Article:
Yet, even with this new found hope, part of my wall of self protection stayed intact. I couldn’t let others see the real me…especially others in the church. People would look at me differently if they knew what was done to me and worse yet, what I had done to myself. They wouldn’t want someone with my past leading them in worship. However, God was preparing to teach me that it’s impossible to fully let Him in without letting others in, too.
LEARNING TO BE REAL
I was at the lowest point in my adult life when I found Sandals Church. I was coming out of a very painful church experience that had brought back to mind my sexually abusive past. For the first 9 months we were at Sandals Church my husband and I basically hid in the back and didn’t talk to anyone. I started to hear over and over again about this vision to be real with self, God and others. As Pastor Matt explained and modeled what that meant, I realized I had no clue how to make that a practice in my own life.
Being real was the antithesis of every way I had lived.
My other church experiences, especially in a position of leadership, never encouraged authenticity in any form. “Fake it till you make it” and “Don’t talk about the bad stuff” were two rules that influenced my life. Because of these opposing spectrums, I felt conflicted.
One morning at church, I recalled a book I’d read years earlier. It claimed that God wants to use our greatest pains and turn them into our greatest ministry. I thought there was no way that would be part of my story. My greatest pain was my sexual abuse and I didn’t talk about that. But God began to move in my heart.
As I looked over the hundreds of people at Sandals Church, I began to wonder how many other men and women had stories like mine. How many other people walked in the door every week feeling desperate to be known and deeply loved but at the same time feeling that if people really knew their junk they’d be rejected? How many others wished that the church would be the one place on earth where they didn’t have to hide behind their walls?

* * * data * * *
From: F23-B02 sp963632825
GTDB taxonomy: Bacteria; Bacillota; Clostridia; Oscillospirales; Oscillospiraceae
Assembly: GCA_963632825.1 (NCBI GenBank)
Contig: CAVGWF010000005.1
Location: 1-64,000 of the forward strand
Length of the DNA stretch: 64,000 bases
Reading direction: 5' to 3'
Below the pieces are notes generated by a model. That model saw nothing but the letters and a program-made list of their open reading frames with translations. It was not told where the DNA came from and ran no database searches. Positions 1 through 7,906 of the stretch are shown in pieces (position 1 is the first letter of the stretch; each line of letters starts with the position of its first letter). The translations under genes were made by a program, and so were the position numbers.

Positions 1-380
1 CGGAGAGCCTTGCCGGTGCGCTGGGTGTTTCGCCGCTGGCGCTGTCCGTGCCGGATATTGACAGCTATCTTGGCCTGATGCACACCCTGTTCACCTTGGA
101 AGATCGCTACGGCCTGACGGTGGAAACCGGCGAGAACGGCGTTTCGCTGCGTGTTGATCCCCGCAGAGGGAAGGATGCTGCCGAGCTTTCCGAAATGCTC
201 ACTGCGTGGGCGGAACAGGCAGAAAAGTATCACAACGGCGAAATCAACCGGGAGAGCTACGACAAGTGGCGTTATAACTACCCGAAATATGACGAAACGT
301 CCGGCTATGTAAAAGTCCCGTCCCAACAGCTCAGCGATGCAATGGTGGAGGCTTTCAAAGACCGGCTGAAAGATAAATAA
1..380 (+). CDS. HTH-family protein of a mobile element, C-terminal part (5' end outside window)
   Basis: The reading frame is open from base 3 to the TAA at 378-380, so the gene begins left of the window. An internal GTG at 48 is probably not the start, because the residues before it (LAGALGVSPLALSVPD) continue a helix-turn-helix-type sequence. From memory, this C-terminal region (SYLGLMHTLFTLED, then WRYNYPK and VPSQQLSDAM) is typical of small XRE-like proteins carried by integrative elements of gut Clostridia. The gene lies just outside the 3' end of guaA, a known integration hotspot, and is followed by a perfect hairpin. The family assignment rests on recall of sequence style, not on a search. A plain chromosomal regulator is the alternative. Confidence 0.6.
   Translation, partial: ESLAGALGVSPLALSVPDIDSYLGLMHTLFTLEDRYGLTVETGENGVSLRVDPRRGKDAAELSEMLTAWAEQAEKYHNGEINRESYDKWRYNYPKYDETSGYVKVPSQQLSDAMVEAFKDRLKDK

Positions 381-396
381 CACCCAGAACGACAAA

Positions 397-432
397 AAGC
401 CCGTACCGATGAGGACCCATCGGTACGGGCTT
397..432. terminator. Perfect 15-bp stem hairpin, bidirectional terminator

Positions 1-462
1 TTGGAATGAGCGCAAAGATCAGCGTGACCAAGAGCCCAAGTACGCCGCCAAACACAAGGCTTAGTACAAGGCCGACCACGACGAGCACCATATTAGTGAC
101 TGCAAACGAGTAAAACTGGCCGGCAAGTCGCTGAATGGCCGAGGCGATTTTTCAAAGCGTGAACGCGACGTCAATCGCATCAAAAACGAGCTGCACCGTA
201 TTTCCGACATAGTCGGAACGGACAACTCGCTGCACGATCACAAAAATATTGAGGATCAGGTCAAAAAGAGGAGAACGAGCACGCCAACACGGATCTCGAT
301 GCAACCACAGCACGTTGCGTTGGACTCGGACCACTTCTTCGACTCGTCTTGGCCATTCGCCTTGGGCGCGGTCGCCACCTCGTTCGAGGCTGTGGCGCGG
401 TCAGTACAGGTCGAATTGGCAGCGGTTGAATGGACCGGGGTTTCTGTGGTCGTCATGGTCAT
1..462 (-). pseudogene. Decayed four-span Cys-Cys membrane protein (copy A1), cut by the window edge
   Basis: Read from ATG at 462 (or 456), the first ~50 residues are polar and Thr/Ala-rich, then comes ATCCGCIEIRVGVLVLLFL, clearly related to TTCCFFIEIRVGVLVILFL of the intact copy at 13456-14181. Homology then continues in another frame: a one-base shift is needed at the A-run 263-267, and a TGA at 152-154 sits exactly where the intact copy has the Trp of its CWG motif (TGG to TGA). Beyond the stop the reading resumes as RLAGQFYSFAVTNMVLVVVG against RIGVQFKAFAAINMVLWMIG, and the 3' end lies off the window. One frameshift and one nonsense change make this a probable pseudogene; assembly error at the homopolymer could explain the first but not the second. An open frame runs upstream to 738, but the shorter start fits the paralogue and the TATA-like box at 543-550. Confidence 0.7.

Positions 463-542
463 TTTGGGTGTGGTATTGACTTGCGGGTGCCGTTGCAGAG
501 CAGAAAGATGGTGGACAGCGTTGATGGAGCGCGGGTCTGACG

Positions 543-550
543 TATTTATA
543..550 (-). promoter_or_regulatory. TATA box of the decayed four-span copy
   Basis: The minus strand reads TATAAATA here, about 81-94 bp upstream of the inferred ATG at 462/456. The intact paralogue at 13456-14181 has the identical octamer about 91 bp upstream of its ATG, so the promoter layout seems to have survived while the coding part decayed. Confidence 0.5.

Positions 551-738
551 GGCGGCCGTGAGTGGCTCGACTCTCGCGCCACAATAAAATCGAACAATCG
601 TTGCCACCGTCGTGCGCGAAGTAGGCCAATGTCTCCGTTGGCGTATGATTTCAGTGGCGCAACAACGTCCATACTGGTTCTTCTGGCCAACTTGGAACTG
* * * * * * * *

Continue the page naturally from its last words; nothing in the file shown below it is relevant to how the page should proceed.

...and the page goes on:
God’s heart for the hurting and broken grew inside of me. I felt God say, “I can handle their truth and so can this church. This is the place I’ve led you to open your mouth and share your story and invite others to do the same. Healing and freedom is waiting!”
I wish I could say that I was immediately obedient. But after months of prayer and waiting for God to change his mind and pick someone else, I finally met with one of the pastors. I told someone. I shared that I wanted to walk with people as they heal from their past of sexual abuse and the effects that stem from it. He was so helpful! He just listened and championed for this next level of authenticity. I talked about my bad and ugly places. I also shared the hope and healing I’d found in Jesus. Learning to identify trustworthy people in situations like this one gave me the freedom to slowly open my heart again. God showed me more of himself through the healthy embrace of others at Sandals Church.
Through being real, I found I was worthy of love by God, others and even myself.
Being at Sandals Church has given me the courage to come out from behind my wall of self protection and find sincere acceptance. I’m learning that it’s okay to need help from others. I don’t always have to be the strong one.
I’m learning to confess that I’m not a good Christian girl. I never was and I never will be.
I still battle some of the demons from my past. There are scars on my soul that are a reminder that I’ve been badly damaged. But by Jesus’ wounds I’ve been healed and made whole. No one can ever take that away from me.
RESCUED AND LOVED
Now, when I play music and lead worship for our church, it’s from a place of knowing I’ve been rescued, not from a long list of bad experiences, but from a lifetime of condemnation. Instead of remaining quiet, I want to use my voice to tell everyone that I know God sees and loves me with an unconditional love despite what I’ve done. It’s a love that calls to each of us, “Come out from your hiding!”
Interestingly, all this time I thought that I was the one in control of tearing down the walls I built to let God and others in. But it was never my own efforts, not even in my healing. God was always the one at work.
Now, instead of listening to the voice that says, “Don’t tell anyone,” I want to be the voice that tells everyone, “God can heal you and make you new. You don’t have to be good on your own.”
The words in this passage from the Bible describe what God in all of his gentle love and goodness did as he reached in and rescued me…
‘I waited patiently for the Lord to help me, and he turned to me and heard my cry. He lifted me out of the pit of despair, out of the mud and the mire. He set my feet on solid ground and steadied me as I walked along. He has given me a new song to sing, a hymn of praise to our God. Many will see what He has done and be astounded. They will put their trust in the Lord.’ Psalm 40:1-3 NLT